Why I Am Asked My Age At Work

It is an unusually cool morning for late August, but, in my dress shirt, suit and makeup, I am grateful for the lack of typical Pennsylvania humidity. I stroll into the conference room, place my briefcase on one of the chairs surrounding the large dark wood table and extend a hand and smile to the older couple waiting nervously. The woman, dressed beautifully in a light sweater, her white hair pinned neatly behind her ears, is my client. She returns my smile, and says “I thought when we spoke on the phone that you were a young girl, just from the sound of your voice.”

Close your eyes and imagine people in various professions. First picture a librarian. Then think of how a nurse would look. Now envision a lawyer.

Let me guess, that last one is a man, wearing a clean, sharp suit and bright tie. Perhaps graying around his temples, perhaps already balding. His voice has deepened with age, and his eyes, while bright and playful are creased at the corners. Maybe he wears glasses, which he then pulls off in court and uses to point with for emphasis. His briefcase is worn from attending many, many, many meetings.

I am none of these things.

I graduated from college just as this county was tottering into the recession, and thus decided to postpone the ‘real world’ a few more years and pursue an additional degree. That was several years ago, yet despite years in school, and a few years working, I am usually the youngest person in the room. Different areas of law probably have varying cultures, some I am sure, are dominated by women, some by younger attorneys. My chosen area, however, does seem to have a high percentage of men matching the description above.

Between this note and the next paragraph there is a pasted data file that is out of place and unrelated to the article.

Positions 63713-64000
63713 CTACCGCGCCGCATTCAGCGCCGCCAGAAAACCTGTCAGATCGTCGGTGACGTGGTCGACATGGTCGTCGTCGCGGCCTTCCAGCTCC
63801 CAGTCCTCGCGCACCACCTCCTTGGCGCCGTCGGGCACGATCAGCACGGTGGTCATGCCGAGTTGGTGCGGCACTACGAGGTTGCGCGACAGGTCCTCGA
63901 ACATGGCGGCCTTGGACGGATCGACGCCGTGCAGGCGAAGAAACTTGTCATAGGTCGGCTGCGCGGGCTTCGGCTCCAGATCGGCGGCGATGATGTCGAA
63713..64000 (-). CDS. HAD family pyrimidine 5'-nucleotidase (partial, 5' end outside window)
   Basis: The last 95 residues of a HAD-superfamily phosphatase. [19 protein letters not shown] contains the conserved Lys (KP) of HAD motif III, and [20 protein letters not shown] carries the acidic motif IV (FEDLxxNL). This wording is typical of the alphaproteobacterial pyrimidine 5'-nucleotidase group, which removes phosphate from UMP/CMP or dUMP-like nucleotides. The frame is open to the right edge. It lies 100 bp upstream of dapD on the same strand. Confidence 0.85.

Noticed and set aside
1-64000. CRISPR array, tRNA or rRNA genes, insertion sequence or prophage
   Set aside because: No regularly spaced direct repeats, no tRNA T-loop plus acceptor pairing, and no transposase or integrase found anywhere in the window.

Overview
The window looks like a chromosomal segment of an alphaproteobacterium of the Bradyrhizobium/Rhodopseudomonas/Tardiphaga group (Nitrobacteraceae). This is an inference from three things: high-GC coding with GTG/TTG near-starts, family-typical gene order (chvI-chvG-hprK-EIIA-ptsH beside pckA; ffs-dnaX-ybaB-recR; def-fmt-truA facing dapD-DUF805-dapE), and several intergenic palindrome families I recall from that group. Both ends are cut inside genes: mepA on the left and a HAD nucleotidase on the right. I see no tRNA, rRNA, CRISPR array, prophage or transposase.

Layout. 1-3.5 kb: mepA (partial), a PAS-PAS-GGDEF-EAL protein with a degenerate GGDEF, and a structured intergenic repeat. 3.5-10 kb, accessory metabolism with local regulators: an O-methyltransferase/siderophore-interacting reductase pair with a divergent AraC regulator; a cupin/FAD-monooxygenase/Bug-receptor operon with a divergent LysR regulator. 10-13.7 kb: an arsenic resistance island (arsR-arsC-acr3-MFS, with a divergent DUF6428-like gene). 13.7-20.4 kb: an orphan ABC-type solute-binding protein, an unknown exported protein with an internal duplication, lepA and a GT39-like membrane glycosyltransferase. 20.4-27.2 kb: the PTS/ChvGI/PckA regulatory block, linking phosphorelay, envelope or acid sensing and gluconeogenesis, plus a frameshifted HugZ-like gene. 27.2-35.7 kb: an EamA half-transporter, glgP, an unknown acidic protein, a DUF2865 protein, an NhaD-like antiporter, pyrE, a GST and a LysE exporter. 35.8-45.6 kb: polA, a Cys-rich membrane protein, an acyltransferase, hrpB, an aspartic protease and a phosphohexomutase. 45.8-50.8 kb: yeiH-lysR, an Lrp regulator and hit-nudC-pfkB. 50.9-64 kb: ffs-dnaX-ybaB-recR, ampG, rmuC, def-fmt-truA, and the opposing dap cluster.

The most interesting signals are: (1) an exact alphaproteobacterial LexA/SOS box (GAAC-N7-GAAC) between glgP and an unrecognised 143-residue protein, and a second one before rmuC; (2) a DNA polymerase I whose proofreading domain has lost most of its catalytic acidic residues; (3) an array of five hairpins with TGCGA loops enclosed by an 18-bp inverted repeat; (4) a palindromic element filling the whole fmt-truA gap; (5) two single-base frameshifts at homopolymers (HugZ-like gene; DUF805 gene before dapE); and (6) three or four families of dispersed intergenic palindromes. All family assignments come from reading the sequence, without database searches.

For the most part, being a so-called ‘young professional’ has not been a problem, although one attorney noted on the record that I am his child’s age – cue uncomfortable laugh. And of course youth, and the lesser level of experience that comes with it, can have advantages. Others in the field, even opponents, can be very encouraging, occasionally giving practice tips, or asking about my experience thus far. Being young makes you stick out as being new, and that engenders a certain amount of gentleness.

Where I am the most awkward, and aware of my age, is when interacting with clients. I feel that my youthful appearance somehow let’s them down. Often I interact with a client over the phone prior to meeting them in person. We have a great chat, we make a plan, we set a meeting, and then I show up. That is when they ask my age. I am quick to tell them that I am being supervised by a more senior practitioner. I waive comments off, saying that I look younger than I am. I have even told clients that I hope my appearance does not change their level of confidence in me. I am usually told that it does not, yet every new client has the same initial reaction.

In a world that is youth-obsessed in so many respects (see, any show on tv), it is a strange experience to find pockets where youth works against you. I spend my evenings at the gym or slathering on night cream to stave off wrinkles, but in the morning I choose conservative suits and solemn shades of makeup in an attempt to look more mature.

It is difficult to find fault with people for wanting a representative who looks experienced. Surely some day, when clients no longer bluntly ask my age, I will sigh and remember the days of being a young (new) lawyer. Until then, my girlish appearance is incentive to be very professional, so as to win their trust.

 

 

 

And they all lived happily ever after in his home town … When the Bachelorette Moves for Love